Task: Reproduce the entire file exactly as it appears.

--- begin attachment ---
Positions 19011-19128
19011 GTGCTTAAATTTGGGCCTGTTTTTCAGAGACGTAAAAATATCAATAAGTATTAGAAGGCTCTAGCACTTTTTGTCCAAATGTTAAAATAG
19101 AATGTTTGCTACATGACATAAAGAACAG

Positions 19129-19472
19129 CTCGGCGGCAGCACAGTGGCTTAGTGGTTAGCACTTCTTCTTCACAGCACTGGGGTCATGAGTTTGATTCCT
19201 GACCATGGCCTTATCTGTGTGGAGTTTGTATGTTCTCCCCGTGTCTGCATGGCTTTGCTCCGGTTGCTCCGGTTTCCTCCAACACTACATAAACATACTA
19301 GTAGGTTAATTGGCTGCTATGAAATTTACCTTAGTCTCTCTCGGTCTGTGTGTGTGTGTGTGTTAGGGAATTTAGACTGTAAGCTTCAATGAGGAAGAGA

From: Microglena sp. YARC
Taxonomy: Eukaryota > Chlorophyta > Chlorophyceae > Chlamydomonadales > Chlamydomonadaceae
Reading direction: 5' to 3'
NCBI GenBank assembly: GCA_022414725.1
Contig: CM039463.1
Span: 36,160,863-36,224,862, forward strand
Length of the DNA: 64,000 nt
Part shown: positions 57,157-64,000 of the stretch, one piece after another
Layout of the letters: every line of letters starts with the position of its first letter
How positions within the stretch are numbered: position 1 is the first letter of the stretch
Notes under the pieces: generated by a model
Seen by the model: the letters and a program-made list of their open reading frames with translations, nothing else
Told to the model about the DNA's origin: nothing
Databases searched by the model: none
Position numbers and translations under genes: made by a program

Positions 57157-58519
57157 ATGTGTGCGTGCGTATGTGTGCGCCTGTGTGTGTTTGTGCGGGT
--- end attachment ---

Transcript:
Positions 19011-19128
19011 GTGCTTAAATTTGGGCCTGTTTTTCAGAGACGTAAAAATATCAATAAGTATTAGAAGGCTCTAGCACTTTTTGTCCAAATGTTAAAATAG
19101 AATGTTTGCTACATGACATAAAGAACAG

Positions 19129-19472
19129 CTCGGCGGCAGCACAGTGGCTTAGTGGTTAGCACTTCTTCTTCACAGCACTGGGGTCATGAGTTTGATTCCT
19201 GACCATGGCCTTATCTGTGTGGAGTTTGTATGTTCTCCCCGTGTCTGCATGGCTTTGCTCCGGTTGCTCCGGTTTCCTCCAACACTACATAAACATACTA
19301 GTAGGTTAATTGGCTGCTATGAAATTTACCTTAGTCTCTCTCGGTCTGTGTGTGTGTGTGTGTTAGGGAATTTAGACTGTAAGCTTCAATGAGGAAGAGA

From: Microglena sp. YARC
Taxonomy: Eukaryota > Chlorophyta > Chlorophyceae > Chlamydomonadales > Chlamydomonadaceae
Reading direction: 5' to 3'
NCBI GenBank assembly: GCA_022414725.1
Contig: CM039463.1
Span: 36,160,863-36,224,862, forward strand
Length of the DNA: 64,000 nt
Part shown: positions 57,157-64,000 of the stretch, one piece after another
Layout of the letters: every line of letters starts with the position of its first letter
How positions within the stretch are numbered: position 1 is the first letter of the stretch
Notes under the pieces: generated by a model
Seen by the model: the letters and a program-made list of their open reading frames with translations, nothing else
Told to the model about the DNA's origin: nothing
Databases searched by the model: none
Position numbers and translations under genes: made by a program

Positions 57157-58519
57157 ATGTGTGCGTGCGTATGTGTGCGCCTGTGTGTGTTTGTGCGGGT